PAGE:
I am planning on reading Nineteen Minutes about a school shooting, an event that has become far too common in the last few years. It was a hard decision though, as many of Picoult’s books are intriguing.

What about you, what will you be reading this month?

Online Reading Challenge – June Wrap-Up

Hello Fellow Readers!

We’re halfway through the year – how is your Challenge going? Did you find something good to read during this month of Alice Hoffman?

I chose to read The Rules of Magic by Alice Hoffman. Although it was written after Practical Magic (one of Hoffman’s most popular books) this one actually takes place chronologically  before Practical Magic begins. In The Rules of Magic we learn a little more about the curse that haunts the Owens family, about the aunt that helped raise Jet and Franny (and their brother Vincent) who in turn one day will be tasked with raising Gillian and Sally whose story will unfold in Practical Magic.

Members of the Owens family possess magic and trying to deny it or hide from it will not save them from the family curse, that everything they love will leave them. Jet and Franny and Vincent’s parents work hard to make the siblings hide their magic, but it persists in each of them, just below the surface. One summer, when they’re young teens, their mother allows them to spend the summer with their Aunt Isabelle at the family home place in a rural town. At first they miss Manhattan, but they soon discover that their magic is growing stronger and that their aunt is happy to encourage them. It becomes a summer of rebellion and revelation as they each begin to find how to live with their legacy.

In time, despite their best efforts, each sibling falls in love and for each one, in one way or another, the family curse prevails. But isn’t that part of everyone’s life, that we seek out love, that we love recklessly and without regret and that someday, maybe today, maybe years from now, that love will no longer be with us.

It has been several years since I read Practical Magic and I wasn’t sure I would be able to make a connection, but I found this book can stand pretty much on it’s own. The writing is lyrical, which sounds kind of pretentious, but describes it best – Hoffman evokes the mysterious, tangled atmosphere of Isabelle’s house as well as the depth of emotions the characters feel with the same delicate touch, never maudlin but always real. In many ways, I found this book to be sad with so much heartbreak and sacrifice but also, ultimately, hopeful that the legacy of the past passes on to the next generation and the sacrifices made were worth the pain. As Hoffman concludes, “the only remedy for love is to love more”. A beautiful book.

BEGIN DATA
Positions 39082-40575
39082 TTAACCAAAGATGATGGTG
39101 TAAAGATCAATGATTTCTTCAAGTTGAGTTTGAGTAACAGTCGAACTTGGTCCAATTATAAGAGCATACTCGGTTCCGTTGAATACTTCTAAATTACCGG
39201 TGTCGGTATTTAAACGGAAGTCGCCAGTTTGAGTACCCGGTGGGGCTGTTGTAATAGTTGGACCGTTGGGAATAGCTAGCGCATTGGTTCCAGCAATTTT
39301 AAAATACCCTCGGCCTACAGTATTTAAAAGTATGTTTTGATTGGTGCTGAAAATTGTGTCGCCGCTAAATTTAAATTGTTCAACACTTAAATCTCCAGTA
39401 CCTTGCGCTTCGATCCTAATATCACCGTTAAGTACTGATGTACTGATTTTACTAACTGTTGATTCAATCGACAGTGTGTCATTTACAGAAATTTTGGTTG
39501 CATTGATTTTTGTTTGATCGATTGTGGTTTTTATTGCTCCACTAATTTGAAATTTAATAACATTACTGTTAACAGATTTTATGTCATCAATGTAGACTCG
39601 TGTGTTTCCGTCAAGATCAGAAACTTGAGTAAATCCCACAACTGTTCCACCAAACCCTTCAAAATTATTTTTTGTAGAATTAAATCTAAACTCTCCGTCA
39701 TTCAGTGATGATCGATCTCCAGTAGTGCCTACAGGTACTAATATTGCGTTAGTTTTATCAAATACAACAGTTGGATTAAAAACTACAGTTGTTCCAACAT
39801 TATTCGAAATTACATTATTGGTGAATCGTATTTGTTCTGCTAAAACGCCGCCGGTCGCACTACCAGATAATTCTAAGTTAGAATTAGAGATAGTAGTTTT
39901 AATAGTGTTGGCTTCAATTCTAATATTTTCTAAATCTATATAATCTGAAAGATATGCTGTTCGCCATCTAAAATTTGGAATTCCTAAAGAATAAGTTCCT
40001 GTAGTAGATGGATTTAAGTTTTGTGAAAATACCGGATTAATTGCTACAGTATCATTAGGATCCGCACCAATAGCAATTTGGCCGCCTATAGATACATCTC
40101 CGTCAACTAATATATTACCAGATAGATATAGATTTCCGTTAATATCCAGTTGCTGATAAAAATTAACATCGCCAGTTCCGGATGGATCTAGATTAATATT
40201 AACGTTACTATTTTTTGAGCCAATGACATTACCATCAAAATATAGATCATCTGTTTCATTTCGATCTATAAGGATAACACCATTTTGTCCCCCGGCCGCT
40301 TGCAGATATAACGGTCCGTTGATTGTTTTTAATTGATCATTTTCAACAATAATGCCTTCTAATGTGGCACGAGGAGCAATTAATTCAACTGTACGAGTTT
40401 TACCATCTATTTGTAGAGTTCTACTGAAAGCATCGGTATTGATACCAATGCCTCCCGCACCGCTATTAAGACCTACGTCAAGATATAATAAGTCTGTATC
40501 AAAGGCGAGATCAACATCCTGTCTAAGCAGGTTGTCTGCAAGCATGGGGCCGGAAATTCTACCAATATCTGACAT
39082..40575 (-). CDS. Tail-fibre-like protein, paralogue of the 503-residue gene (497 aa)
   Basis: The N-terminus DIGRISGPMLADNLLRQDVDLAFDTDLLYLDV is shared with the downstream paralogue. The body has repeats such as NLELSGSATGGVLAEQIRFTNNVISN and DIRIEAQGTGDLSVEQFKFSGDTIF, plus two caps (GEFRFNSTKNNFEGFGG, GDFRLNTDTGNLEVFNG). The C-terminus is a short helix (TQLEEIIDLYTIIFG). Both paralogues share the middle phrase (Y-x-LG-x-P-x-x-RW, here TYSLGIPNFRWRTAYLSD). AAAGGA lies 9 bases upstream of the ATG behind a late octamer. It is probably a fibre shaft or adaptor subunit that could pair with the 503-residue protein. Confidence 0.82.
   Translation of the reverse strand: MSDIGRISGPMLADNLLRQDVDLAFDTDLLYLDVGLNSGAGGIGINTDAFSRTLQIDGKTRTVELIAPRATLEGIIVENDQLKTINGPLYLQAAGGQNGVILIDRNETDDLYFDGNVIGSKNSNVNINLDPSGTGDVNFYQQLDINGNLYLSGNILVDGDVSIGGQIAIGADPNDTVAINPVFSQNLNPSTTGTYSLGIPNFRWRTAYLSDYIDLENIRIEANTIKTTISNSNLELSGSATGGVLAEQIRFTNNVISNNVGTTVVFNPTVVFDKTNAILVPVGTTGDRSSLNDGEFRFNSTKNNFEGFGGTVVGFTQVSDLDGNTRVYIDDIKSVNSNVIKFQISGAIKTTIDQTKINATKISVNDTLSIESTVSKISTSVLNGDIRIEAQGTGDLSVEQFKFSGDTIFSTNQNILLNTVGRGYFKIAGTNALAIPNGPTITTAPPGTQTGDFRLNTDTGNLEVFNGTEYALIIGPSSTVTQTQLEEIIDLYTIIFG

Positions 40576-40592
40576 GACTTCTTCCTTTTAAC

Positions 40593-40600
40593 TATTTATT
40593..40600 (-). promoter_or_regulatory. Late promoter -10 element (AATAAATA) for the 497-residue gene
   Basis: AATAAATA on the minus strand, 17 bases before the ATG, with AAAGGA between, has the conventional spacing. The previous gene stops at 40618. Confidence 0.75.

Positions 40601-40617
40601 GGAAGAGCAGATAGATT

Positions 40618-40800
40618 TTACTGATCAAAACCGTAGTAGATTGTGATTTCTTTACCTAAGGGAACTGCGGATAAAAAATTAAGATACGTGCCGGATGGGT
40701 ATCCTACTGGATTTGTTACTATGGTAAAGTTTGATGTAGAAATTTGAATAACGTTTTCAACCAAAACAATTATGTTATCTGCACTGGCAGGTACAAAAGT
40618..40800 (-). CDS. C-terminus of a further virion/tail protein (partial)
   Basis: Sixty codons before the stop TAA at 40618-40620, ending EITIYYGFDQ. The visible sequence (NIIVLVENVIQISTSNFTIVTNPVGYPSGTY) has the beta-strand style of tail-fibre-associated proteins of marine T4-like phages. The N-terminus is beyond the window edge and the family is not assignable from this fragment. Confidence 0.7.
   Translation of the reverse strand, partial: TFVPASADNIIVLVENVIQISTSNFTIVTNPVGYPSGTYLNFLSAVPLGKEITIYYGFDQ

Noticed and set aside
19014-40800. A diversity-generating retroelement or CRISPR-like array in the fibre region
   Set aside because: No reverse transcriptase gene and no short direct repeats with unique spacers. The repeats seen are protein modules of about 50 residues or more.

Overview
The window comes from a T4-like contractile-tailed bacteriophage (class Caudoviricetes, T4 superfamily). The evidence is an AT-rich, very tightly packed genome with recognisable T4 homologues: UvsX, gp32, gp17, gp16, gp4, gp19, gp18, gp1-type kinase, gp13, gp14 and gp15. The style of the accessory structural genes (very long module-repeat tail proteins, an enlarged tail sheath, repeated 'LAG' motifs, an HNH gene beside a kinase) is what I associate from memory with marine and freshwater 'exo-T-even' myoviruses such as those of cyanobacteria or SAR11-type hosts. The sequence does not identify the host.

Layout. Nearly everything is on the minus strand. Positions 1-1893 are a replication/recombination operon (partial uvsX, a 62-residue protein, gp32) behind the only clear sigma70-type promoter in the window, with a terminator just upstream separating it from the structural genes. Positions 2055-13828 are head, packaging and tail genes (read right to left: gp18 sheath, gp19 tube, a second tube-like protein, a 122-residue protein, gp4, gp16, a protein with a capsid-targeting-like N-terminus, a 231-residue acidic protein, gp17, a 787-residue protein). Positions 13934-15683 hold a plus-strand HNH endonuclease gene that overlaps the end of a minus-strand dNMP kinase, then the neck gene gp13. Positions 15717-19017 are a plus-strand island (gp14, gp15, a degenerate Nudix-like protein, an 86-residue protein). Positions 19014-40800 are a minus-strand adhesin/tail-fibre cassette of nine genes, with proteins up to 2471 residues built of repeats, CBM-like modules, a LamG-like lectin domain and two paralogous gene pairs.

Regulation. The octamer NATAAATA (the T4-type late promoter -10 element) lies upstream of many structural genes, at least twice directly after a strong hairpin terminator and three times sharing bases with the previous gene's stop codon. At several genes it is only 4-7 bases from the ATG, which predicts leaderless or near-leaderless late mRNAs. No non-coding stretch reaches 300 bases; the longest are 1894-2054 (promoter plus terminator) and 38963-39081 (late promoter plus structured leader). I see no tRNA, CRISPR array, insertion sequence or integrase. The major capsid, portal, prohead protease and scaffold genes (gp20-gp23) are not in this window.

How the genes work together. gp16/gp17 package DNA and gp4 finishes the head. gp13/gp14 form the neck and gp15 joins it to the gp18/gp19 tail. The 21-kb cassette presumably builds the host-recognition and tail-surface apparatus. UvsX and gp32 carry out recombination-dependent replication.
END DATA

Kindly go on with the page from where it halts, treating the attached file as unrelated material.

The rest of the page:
Now it’s your turn – what did you read this month?

Bloom by Kevin Panetta

As the summer gets rolling, you may want to read something restful, sweet, and nice to look at. If so, you might want to check out Bloom, a graphic novel written by Kevin Panetta and illustrated by Savanna Ganucheau.

Bloom is the story of Ari, who’s been working in his family’s bakery in a small beach town since he was a kid. Now he’s graduated high school and is under pressure from his band to move to the city – and he’s desperate to go, if only to figure out who he is and what he really wants. Unfortunately, his family’s not on board, and shames him for his trying to leave when the bakery is struggling. At his wits’ end, he decides to hire a replacement, someone to do the work with his parents so he’ll be free to leave. Enter Hector, an easygoing guy in town for the summer to clean out his late grandmother’s house. He loves to bake as much as Ari wants to avoid it, and so Ari starts to train him in the rhythms of the bakery so he can take Ari’s place. But nothing’s as simple as it should be; things with the band are changing, putting his plans in jeopardy, and being with Hector is starting to remind Ari of the love that runs through his family’s business and joy that comes from baking. Before long it’s clear that his relationship with Hector could also bloom into love — if only Ari could get out of his own way.

The good things about this graphic novel are many. Readers are immersed in the act of baking and in Ari’s Greek heritage, with the addition of Hector’s heritage later in the story. The art style is simple but charming, with a simple color palette highlighting beautifully rendered scenery with floral accents. The portrayal of family love and friendship love is starkly realistic and truly heartwarming, with both Hector and Ari finding comfort among their loved ones along with discomfort.